Add domain to DNS
Adding the domain to the DNS

4. Setup WHM accounts

If you are using cPanel, then more than likely that you'll be using WHM, the WebHost Manager side of cPanel. You can sell accounts with full cPanel access to your clients, or you can manage every client yourself, which is what I do.

If you're managing every client yourself, it's still necessary to create a cPanel account. I would recommend creating at least a couple, one for business and one for all your charity cases.

Create a package

As I'm only using WHM accounts to keep my business and charity domains separate, I give myself God Powers to make me one with everything:

Add WHM Package
Add a God Powers One With Everything package in WHM

Add accounts

I have registered .co.uk domains to handle the cPanel accounts, as they're cheap. In the following example, I have used growbusy.co.uk for the business account and growpersonal.co.uk for the charity account.

Create WHM accounts
Add WHM accounts, one for business, one for charidy

5. Access cPanel account

To access my business cPanel account, I use https://growbusy.co.uk:2083. The https bit is important, otherwise the URL will forward to your hosting account URL, and you'll only be able to log in to one account at a time.

Create a MySQL database user

Time was when most websites were made out of plain old HTML, maybe with a couple of photos thrown in for good measure. But nowadays, clients are asking for WordPress, Drupal or Concrete5, and all manner of other new-fangled database-driven Content Management Systems.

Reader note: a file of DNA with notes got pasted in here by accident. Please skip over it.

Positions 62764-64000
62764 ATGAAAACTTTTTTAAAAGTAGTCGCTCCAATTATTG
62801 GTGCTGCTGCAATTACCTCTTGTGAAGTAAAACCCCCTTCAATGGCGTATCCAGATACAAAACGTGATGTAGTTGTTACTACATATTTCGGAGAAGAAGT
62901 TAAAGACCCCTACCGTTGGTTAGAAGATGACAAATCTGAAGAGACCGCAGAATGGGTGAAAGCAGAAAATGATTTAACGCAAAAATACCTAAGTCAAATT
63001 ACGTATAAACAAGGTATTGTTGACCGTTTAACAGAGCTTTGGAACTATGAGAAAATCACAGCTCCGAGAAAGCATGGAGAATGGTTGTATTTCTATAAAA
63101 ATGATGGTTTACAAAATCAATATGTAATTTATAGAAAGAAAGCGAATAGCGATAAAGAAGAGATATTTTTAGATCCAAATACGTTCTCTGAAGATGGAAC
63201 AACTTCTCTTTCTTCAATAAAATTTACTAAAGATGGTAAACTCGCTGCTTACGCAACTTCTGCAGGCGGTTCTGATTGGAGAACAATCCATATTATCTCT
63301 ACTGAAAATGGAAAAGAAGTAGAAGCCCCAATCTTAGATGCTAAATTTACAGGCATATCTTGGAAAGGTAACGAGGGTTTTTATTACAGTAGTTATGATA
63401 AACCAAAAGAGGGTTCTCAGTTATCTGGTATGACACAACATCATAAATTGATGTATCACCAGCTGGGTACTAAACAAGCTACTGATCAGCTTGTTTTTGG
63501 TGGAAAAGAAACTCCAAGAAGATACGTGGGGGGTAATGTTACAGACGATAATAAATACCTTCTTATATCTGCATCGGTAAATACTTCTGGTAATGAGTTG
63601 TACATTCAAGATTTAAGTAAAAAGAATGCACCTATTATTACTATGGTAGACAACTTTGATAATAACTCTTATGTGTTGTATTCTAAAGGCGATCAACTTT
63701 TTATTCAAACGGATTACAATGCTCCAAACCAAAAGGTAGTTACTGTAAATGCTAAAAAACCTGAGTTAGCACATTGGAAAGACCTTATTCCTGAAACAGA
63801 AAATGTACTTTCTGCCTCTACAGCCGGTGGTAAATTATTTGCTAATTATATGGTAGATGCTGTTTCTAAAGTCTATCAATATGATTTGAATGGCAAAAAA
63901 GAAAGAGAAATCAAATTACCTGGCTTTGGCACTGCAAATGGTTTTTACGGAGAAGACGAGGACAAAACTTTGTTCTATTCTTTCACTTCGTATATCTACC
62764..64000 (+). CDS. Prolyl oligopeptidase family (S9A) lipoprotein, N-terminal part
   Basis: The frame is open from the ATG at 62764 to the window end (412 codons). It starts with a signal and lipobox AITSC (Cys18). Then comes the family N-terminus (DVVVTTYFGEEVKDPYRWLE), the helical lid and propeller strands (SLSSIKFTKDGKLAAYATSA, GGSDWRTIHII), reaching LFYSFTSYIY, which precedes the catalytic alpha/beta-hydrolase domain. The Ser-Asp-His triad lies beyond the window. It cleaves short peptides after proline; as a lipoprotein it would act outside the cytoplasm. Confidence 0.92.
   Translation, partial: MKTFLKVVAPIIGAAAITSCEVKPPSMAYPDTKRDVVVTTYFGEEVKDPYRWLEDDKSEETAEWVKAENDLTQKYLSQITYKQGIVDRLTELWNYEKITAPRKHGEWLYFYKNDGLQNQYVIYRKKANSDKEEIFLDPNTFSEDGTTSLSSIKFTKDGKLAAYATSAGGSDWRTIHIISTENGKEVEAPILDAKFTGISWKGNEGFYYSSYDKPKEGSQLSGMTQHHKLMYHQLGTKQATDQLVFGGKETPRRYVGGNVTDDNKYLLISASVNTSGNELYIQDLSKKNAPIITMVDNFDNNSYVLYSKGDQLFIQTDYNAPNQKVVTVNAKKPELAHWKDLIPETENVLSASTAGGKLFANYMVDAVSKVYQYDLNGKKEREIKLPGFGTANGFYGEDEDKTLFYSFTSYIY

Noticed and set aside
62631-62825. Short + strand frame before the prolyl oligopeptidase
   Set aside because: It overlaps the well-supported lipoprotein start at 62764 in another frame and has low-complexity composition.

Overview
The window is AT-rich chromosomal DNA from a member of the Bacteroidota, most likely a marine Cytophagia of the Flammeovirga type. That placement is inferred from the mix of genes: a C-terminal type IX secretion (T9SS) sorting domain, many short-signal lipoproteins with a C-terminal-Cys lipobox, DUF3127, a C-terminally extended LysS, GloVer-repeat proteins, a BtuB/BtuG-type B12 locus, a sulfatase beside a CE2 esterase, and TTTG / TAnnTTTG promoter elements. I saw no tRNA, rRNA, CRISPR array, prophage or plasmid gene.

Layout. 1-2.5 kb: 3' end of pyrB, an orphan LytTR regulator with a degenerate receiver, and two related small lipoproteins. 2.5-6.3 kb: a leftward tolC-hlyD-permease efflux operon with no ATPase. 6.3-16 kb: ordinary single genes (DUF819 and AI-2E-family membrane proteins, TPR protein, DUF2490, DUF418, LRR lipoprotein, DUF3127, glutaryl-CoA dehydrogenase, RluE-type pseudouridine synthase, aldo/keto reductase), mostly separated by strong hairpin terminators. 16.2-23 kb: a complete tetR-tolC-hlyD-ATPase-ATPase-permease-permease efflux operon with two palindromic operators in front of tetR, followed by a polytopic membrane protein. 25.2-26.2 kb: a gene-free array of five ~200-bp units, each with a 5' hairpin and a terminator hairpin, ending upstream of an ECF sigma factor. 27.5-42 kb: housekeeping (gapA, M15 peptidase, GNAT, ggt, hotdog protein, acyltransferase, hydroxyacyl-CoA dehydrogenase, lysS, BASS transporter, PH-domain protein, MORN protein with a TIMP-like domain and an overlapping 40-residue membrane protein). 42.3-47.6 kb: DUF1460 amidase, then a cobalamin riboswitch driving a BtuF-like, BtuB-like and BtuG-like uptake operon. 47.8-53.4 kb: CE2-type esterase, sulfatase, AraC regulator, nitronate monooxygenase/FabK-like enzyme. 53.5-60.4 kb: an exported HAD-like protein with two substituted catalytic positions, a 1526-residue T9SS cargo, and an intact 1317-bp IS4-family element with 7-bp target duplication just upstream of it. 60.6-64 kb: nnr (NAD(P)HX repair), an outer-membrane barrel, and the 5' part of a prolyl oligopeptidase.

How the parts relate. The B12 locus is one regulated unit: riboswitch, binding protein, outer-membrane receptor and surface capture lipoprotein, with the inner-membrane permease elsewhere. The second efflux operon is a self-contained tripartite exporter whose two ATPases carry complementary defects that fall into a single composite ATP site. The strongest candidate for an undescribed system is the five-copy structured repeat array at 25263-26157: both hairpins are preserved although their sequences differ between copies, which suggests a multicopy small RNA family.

So you need to add MySQL user, yet again with full God Powers, which you do via Databases > MySQL®databases

And now, you are all set for the fun bit: adding a client's website.

6. Add a client’s website

    1. Change Name Servers: remember to log in to your domain registrar and change to your webhost's Name Servers, as outlined above.
    2. Add subdomain: From the cPanel homepage, select Domains > Addon Domains, and enter your client's domain name, a suitably snappy username and instantly forgettable, high-security password. Like thus:
      Addon Domains
      Adding an Addon Domain
      Your username becomes your SFTP username, in this case perennialkitchen@growbusy.co.uk. You can check the login details for your FTP accounts under Files > FTP Accounts.
    3. Create database: Nice and easy, simply go Databases > MySQL®databases > Create New Database All databases have the prefix acctname_, so if creating a database for WordPress, I'll add wp and clientname, ending up with acctname_wp_client for the full database name. You can access your databases by using the web-based tool PHPMyAdmin, which you access via Databases > PHPMyAdmin.
    4. Add user to database: Add the God Powered User that you created earlier to the database, by Databases > MySQL®databases > Add User To Database.
    5. Access files with SFTP: If you're new to the world of Content Management Systems, I'd recommend giving WordPress a spin, as it's a doddle to set up.

And that's all there is to it. Happy hosting.